Thesis Outline

Reactive distillation is a very broad topic and, although a wide range of issues are discussed in this thesis, the focus is exclusively on hybrid reactive distillation (i.e. reactive columns which include both reactive and non-reactive column sections) with application for the synthesis of fuel ethers. Specifically, the example of ETBE production is used to illustrate many of the salient points, and was the basis for much of the simulation study and the experimental work.

The thesis can be subdivided into three main topics: steady state simulation of reactive distillation and its implications for design (Chapters 3-6); dynamic simulation, including the study of dynamic effects such as multiplicity and hysteresis, and its application for control system design (Chapters 7-10); and experimental work on a reactive distillation pilot plant which has been constructed as part of this thesis (Chapters 11-12). Supplemental to this core are the literature review (Chapter 2), the conclusions and recommendations (Chapter 13) and the list of cited literature (Chapter 14).

The development of a satisfactory steady state model for reactive distillation requires attention to the fundamental behaviour of the system, including the reaction and phase behaviour, and this is discussed in Chapter 3 together with the principles behind the equilibrium stage model for distillation operations. The full reactive distillation column model is presented and then applied to the simulation of a MTBE column where experimental data was available and an ETBE column. Once the model is developed and validated, it can be used to study the behaviour of reactive distillation systems and to investigate attributes that differ from non-reactive distillation (Chapter 4). A steady state simulation model is also useful in formulating a design strategy for reactive distillation. Chapter 5 elaborates a design strategy and discusses the use of other tools for reactive column design, including reactive residue curves. It is important to integrate column design with global plant objectives to ensure that synergies are realised wherever possible and to maximise the profitability of the process equipment. This is discussed in Chapter 6 with reference to processing schemes, feed composition and process optimisation methods.

The extension of a steady state simulation model to the dynamic case is not trivial and the issues involved in this process are discussed in Chapter 7. The full dynamic model and examples of its application are also provided there. A dynamic simulation model is the ideal tool for control system design and invaluable in screening control configurations and examining transient process responses. Multiplicity is an inherently dynamic characteristic and Chapter 8 shows how the full dynamic capability of the simulation models was accessed to identify transitions between parallel steady states and investigate the implications for control. However, it was important to ensure that the observed simulation behaviour was physically realisable and the distinction between events with practical significance and situations that can only be realised via simulation was also discussed. Chapter 9 describes how dynamic simulations were applied to conceive an acceptable regulatory control system for the ETBE column described earlier. The benefits of reactive distillation are intimately linked to the effectiveness of the operating policy and advanced control was shown to be important to minimise the effects of process disturbances. Chapter 10 discusses a method for concurrently controlling both principal operating objectives (ether purity and isobutene conversion) and an integrated control scheme that is flexible enough to handle a wide range of operating policies and economic criteria.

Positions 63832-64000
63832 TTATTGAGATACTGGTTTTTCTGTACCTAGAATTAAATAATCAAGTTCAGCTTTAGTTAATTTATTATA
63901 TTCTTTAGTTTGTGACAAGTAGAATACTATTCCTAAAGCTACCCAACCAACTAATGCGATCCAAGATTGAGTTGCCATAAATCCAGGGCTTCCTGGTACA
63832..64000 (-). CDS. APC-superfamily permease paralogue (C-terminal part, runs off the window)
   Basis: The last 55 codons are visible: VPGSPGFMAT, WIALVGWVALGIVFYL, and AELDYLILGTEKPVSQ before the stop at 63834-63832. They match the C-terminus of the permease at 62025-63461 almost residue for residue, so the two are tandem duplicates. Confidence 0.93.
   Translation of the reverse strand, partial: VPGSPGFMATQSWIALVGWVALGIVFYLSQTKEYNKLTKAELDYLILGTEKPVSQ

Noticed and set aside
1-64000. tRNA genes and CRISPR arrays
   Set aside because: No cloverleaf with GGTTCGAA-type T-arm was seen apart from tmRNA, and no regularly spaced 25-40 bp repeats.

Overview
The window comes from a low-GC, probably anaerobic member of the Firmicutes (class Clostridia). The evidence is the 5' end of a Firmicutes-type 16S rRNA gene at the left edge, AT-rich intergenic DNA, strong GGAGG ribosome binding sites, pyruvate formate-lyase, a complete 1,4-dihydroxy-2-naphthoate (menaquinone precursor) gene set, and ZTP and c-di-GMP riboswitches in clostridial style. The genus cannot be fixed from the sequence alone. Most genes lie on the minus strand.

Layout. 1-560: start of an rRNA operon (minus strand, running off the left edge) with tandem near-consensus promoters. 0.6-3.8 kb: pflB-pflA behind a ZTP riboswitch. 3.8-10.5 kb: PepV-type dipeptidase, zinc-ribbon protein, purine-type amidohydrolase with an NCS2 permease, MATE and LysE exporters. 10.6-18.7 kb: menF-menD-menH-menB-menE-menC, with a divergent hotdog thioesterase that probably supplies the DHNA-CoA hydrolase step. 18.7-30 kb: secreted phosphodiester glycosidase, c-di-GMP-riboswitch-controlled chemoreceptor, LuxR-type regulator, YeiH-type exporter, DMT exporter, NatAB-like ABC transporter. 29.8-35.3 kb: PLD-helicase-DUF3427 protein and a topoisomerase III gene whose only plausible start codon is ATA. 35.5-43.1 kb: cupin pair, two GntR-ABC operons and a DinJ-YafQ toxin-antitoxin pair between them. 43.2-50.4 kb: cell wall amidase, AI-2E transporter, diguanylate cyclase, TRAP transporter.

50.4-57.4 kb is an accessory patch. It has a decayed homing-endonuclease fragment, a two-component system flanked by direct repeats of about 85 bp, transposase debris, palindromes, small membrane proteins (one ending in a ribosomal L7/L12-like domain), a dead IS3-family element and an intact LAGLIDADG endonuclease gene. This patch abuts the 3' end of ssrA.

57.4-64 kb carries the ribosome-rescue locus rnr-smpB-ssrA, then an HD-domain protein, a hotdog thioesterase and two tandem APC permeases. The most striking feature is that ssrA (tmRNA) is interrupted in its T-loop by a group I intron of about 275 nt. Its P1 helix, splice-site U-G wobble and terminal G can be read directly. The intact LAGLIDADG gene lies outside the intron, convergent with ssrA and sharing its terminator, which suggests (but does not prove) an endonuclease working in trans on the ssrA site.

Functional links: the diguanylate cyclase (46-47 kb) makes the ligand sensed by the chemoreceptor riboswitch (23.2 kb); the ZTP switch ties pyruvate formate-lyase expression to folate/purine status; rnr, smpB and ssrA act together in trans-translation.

Chapters 11 and 12 describe the experimental apparatus that was constructed in conjunction with the simulation studies. The design of the experimental equipment focussed on the catalyst support and the packing design, both of which were original, and the control system. The commissioning of the pilot plant and tests which were undertaken to assess the effectiveness of the design are discussed in Chapter 12. An optimisation of the pilot plant operation and the collection of pilot plant data which would permit further commercialisation of this technology were not undertaken as part of this thesis.

Program listings for the simulation models (Chapters 3-10), calculations for the pilot plant design (Chapter 11) and raw experimental data (Chapter 12) have not been included in the thesis in order to conserve space. These are available from the School of Chemical Engineering, Curtin University of Technology, on request.

Was this article helpful?

0 0

Post a comment